Outpatient Practices for Mitigating the Cost of Immunotherapy
In contrast to the inpatient diagnosis-related group codes for the purposes of hospital payment, the primary mechanism in ambulatory settings for authorization of drug regimens is the approval by a patient’s insurance company. Multiple services can be used to ensure accurate payment for drugs and to improve the overall fiscal responsibility of an infusion clinic (Figure 2
1. Insurance Approval
Receiving prior authorization on a patient’s medications and services, prior to delivery, is an excellent method of verifying reimbursement for the patient. Employment of a billing specialist, with support provided by a pharmacist or pharmacy technician, can capture drug payments and prevent loss of significant revenue to the infusion clinic. While this service may incorporate additional steps, it can provide a preventive measure to ensure maximum allowable compensation.
2. Patient Assistance Programs
Patient assistance programs originated to provide a means to supply medications to patients with low income, a lack of health insurance, or a gap in prescription plan coverage. These programs are often funded by drug manufacturers and require the patient to meet an eligibility criterion to be accepted in the program. This avenue can provide auxiliary medications to the pharmacy that would have otherwise been a cost to the pharmacy budget. Participating in medication replacement programs are a cost-effective measure for the infusion clinic, and the patients they serve.
3. Medication Billing
Depending on the services and infusions the clinic provides, it may be necessary to adopt a multi-billing system approach to maximize reimbursement. Outpatient account billing is an intricate process of submitting national drug codes with correct billing units and physician services in correlation with documentation. One step during the submission process is accounting for the amount of drug used for treatment. During the compounding process of intravenous medications, it may be necessary to dispose of a portion of unused drug. Insurance providers may allow for compensation of this remaining portion. It is important to have regular discussions with the finance department with regards to multi-billing approaches, including but not limited to, appropriateness of billing for waste, previously rejected claims, and updated code and billing unit information.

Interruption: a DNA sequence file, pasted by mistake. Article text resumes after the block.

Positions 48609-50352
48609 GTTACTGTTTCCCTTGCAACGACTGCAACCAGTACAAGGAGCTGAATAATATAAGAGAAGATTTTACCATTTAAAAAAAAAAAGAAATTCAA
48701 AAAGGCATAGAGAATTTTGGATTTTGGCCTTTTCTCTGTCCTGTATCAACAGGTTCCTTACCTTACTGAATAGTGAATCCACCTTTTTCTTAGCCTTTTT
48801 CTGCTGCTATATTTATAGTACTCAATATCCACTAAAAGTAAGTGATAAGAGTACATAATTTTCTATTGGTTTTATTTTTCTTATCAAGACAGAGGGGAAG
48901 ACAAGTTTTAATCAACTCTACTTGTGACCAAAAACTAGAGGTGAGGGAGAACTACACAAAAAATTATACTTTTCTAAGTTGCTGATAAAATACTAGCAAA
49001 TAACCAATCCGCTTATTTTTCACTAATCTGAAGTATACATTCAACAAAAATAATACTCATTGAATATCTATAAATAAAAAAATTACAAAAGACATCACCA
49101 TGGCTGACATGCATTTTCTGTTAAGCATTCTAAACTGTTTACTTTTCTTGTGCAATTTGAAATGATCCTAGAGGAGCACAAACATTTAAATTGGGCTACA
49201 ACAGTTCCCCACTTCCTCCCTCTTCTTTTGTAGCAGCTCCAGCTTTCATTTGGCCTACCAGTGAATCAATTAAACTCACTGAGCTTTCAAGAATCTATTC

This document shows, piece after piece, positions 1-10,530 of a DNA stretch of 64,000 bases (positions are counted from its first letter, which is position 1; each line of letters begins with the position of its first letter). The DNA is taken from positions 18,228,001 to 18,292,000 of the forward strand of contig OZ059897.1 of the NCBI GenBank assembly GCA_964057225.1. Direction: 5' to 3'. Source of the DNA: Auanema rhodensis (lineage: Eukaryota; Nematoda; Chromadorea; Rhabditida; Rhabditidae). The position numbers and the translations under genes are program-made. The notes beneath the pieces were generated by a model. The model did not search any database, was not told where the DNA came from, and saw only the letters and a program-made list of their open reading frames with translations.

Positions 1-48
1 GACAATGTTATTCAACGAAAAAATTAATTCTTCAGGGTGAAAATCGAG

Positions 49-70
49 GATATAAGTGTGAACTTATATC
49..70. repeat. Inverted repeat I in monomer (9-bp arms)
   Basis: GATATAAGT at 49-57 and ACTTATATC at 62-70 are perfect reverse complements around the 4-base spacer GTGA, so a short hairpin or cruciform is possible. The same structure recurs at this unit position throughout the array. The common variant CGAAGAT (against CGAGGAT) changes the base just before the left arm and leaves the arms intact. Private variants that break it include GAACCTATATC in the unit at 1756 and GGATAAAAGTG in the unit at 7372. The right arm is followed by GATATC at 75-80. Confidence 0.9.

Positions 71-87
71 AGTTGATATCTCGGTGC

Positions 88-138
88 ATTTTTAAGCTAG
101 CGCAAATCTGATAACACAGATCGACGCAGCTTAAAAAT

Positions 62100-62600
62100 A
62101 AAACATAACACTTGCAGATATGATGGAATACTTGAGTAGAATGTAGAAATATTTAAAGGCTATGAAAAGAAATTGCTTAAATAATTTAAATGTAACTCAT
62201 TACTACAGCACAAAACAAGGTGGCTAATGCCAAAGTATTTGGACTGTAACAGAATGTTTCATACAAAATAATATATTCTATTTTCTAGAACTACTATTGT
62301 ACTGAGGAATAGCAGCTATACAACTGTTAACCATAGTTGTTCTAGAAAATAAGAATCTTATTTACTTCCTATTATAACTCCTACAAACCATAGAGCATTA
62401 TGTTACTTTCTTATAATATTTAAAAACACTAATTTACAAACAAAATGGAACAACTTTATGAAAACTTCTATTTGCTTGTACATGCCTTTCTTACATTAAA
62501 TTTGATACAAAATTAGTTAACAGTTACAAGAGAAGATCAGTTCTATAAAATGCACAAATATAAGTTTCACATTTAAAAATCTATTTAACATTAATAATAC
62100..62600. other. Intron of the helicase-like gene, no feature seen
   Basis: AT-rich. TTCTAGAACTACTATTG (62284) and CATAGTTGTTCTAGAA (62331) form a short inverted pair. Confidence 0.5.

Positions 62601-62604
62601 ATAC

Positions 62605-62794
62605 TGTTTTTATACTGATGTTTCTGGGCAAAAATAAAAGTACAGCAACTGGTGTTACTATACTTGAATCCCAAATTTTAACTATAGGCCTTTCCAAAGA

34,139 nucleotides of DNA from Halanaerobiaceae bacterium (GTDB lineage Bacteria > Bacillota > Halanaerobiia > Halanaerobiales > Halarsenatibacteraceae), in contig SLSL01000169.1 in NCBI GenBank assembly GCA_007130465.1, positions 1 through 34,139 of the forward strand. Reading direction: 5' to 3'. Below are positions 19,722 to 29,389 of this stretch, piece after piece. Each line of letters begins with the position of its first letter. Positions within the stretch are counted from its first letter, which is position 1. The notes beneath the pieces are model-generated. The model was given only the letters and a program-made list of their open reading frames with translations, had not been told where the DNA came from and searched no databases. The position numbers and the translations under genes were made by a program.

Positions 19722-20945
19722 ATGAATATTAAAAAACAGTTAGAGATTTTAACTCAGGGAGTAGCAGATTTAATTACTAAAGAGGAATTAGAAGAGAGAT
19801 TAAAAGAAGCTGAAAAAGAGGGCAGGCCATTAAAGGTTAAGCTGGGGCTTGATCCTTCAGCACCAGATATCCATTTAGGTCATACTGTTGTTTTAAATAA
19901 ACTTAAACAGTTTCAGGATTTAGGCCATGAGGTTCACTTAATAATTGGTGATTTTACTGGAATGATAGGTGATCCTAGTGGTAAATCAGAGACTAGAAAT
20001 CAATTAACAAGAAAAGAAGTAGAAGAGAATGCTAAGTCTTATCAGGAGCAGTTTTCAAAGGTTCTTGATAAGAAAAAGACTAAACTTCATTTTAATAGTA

Cancer immunotherapy has the potential to produce lifesaving treatments for patients, but at a great expense. Managing the high cost of cancer therapy requires a dedicated multidisciplinary team of physicians, pharmacists, social workers, and finance to learn, organize, and execute strategies for a successful program. The programs suggested above are pertinent, not only to costly oncology therapies, but also to other disease states that require expensive treatments. Such programs must be present and highly functional in order to address the staggering cost of today’s medications and to prepare for the clinical future of I-O with combination therapy. To continue to provide patients with contemporary treatment options, healthcare providers must remain at the leading edge of cost-containment approaches.
The content for this article was provided by panelists participating in a roundtable discussion of strategies to manage the cost of I-O therapy held as part of Vizient’s Oncology Pharmacy Summit on November 4, 2015. Participating in the discussion were, Osama Abdelghany, PharmD, Yale-New Haven Hospital; Joseph Bubalo, PharmD, Oregon Health & Science University; Steve Fijalka, PharmD, University of Washington Medical Center/ Seattle Cancer Care Alliance; Scott Silverstein, MS, RPh, Huntsman Cancer Center Institute at the University of Utah; Bruce Vinson, PharmD, Cedars-Sinai Medical Center; and Robert Wolf, PharmD, RPh, Mayo Clinic. EBO